Frequently Asked Questions

Thinking of signing up to the introductory course in Practical Philosophy but have questions?

Questions about the introductory course in Practical Philosophy

Most of our students come to the School because their friends or family have come along and enjoyed the classes. If you found us online, you might not be as familiar, so these are some questions and answers to help you know what to expect.

Q. What if I sign up for a class but I'm not able to attend every week - will I be able to catch up easily?

A. Yes. The classes have a flow and a theme over the 10 weeks, but we recap the previous class at the beginning of each class, so you won't be lost. In Dublin we are able to offer classes on multiple days throughout the week, so if you normally come on a Tuesday, but can't make it this week, you can attend a Wednesday evening or a Saturday morning as an example.

Q. I've never studied philosophy before - will I be lost?

A. No. Most students come to the classes with no prior knowledge. Indeed, if you have studied philosophy academically, you will find this quite a different format from how you may have studied previously.

Q. What is the format of the class? What can I expect?

A. The class is 2 hours long, with a break for refreshments. The tutor goes through the material and introduces concepts and questions for us to think about and discuss. The tutors are also students of the School, so the discussion is an enquiry style, where each question opens up interesting perspectives from the students. What may appear like a cold piece of text on the page can suddenly open up to be so much more interesting when we apply the concepts to our own lives and situations. It is a really practical application of wisdom, not a lecture style of learning.

Q. What kind of people go to the class?

A. People of all ages and backgrounds attend the classes. Anyone with an interest in learning more about themselves and the world around them tends to be interested. The diversity in the class is what makes the classes much more interesting than just reading a book on your own.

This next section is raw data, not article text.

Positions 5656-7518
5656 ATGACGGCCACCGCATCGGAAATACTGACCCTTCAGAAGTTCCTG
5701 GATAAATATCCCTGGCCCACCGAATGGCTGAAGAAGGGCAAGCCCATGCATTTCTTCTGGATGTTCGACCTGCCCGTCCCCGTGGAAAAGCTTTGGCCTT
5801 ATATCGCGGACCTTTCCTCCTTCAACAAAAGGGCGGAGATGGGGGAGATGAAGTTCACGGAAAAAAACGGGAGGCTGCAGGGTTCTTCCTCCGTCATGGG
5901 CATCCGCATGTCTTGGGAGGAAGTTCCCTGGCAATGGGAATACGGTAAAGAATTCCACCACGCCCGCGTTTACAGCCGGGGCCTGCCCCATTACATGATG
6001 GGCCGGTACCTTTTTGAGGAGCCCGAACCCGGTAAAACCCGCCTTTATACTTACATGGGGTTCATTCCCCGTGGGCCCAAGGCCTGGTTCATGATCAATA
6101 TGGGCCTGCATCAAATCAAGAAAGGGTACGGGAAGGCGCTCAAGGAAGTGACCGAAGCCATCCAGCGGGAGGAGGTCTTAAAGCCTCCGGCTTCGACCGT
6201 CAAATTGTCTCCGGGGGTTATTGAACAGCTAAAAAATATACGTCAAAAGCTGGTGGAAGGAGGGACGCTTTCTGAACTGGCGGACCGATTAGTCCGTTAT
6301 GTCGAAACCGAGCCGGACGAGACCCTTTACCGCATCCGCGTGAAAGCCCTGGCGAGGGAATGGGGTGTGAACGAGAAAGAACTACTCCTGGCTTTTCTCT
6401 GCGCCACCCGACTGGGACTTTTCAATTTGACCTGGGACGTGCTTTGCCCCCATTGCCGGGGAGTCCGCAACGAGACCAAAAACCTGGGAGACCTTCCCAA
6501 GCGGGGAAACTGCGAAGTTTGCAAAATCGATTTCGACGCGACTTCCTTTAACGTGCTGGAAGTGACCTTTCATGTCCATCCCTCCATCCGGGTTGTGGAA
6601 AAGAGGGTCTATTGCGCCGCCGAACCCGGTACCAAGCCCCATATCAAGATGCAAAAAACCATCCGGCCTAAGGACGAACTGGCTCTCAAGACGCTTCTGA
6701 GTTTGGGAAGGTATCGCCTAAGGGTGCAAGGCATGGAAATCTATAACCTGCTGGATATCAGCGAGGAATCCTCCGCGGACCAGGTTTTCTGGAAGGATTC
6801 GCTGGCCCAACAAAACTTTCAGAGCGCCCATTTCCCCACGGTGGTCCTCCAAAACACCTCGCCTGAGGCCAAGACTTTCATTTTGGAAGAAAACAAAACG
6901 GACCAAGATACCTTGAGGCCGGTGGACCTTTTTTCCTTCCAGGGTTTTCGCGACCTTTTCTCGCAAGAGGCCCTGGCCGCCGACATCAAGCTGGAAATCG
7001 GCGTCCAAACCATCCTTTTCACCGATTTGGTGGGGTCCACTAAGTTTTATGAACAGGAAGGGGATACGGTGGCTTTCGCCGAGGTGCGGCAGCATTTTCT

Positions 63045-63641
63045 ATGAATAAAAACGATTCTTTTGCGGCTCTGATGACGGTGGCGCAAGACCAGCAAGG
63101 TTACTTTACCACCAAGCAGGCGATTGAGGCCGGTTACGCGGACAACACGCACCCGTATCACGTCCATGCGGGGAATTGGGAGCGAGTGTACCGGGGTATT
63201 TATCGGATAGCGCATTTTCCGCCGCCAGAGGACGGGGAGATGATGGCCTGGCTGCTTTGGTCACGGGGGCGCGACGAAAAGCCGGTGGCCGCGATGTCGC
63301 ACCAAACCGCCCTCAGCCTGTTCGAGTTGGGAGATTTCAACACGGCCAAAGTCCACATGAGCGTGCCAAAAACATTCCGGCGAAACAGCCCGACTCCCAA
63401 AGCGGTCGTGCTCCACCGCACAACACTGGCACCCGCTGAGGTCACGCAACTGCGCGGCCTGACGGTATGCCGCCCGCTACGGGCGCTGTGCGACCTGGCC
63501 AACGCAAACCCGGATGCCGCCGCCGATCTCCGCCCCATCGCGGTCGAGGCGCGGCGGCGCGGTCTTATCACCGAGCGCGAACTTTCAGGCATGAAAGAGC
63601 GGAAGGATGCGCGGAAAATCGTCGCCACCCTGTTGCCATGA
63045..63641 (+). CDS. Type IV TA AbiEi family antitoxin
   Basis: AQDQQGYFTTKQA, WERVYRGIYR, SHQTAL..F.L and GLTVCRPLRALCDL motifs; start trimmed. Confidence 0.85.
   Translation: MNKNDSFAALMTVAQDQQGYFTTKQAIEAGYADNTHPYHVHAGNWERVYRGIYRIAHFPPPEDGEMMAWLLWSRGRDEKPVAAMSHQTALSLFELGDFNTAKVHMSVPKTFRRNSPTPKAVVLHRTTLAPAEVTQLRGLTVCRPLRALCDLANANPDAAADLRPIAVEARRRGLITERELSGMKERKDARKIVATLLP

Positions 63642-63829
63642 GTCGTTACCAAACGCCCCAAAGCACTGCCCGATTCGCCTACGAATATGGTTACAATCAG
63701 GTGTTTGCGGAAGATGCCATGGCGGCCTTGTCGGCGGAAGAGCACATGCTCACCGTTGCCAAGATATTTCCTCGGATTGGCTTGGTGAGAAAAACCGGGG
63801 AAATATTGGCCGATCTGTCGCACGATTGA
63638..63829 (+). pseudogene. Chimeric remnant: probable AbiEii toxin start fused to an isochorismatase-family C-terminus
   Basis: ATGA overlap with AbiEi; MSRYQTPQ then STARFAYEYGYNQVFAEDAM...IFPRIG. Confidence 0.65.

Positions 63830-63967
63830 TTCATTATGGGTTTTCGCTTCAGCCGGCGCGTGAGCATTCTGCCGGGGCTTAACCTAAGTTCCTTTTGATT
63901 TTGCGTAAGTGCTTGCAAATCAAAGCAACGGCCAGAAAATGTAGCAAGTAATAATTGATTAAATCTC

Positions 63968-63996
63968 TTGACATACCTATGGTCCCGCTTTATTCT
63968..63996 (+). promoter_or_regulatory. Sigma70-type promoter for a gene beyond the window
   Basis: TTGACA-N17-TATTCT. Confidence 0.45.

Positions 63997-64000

Q. Is there a reading list for Part 1?

A. No. However, each week you'll receive a handout that contains some of the quotations from the class material; this short amount of text is enough for some people to contemplate over the course of the week ahead, but many do like to explore the writers and philosophers more fully. In the Northumberland Road branch in Dublin we have a bookshop where you can purchase directly from a selection on the bookshelves there. 

Q. Do you teach mindfulness?

A. No. However, many of the practices  taught do encourage awareness and a gentle stilling of the mind which has a similar effect to mindfulness.

Q. Do you teach meditation?

A. Yes. We practice a mantra-based meditation which has a similar lineage to Transcendental Meditation, or TM. Generally meditation is offered in the fourth term, however there are meditation initiations throughout the year for any student who wishes to participate earlier than the fourth term.

Q. Do I have to speak in class?

A. Not unless you wish to, although these classes are not lectures and discussion is encouraged, but you can participate just as well by listening.

 Q. Are there further classes after the introductory term?

A. Yes. The Introductory term is part of a foundation year of philosophy which will also cover happiness and love.  These three, wisdom, happiness and love are central to human life and so are important subjects for philosophic inquiry.

The next term after the Introductory Course is called Part 2. The theme of the course is Happiness, Part 3 is Love and Part 4  is called Presence of Mind, when you are introduced to meditation. After that, people continue to attend classes often for many years purely for the love of discussing and practising philosophy.

 Q. If the course doesn’t suit can I get a refund?

A. Yes

 Q. Why study Philosophy?

A. Philosophy means the love of wisdom. This is a course in practical philosophy that can be used in everyday life.  It is not a solely academic course.  This introductory course concentrates on the nature of wisdom and how it may be possible to live wisely. 

Q. What are the benefits of studying philosophy?

A. Philosophy gives us the opportunity to think more deeply about the subjects that really matter to us:

What is truth? 
Who am I?  
What is this universe?  
What is my part in it?  
What is freedom?  
How can I find meaning and satisfaction in life?

Philosophy deals with the big ideas, which govern human life. 

It affects all of our lives much more than may be obvious.  
For example, Plato lived over 2000 years ago and what he said about subjects such as truth, beauty and justice have influenced the western world to this day.  During this course we will be considering some of these ideas.  

The world in which we live is shaped by philosophy, whether we know it or not. 


When other areas of life fall into a state of uncertainty or doubt, philosophy can provide direction, and a sense of certainty. 

Philosophy can give us a greater sense of perspective on life. 


Philosophy can simplify, clarify and enrich our lives.

Philosophy can raise awareness, to enable us to see things as they are and bring us closer to our true selves.  It is the supreme means of self-discovery.


Introductory Course (Part 1)

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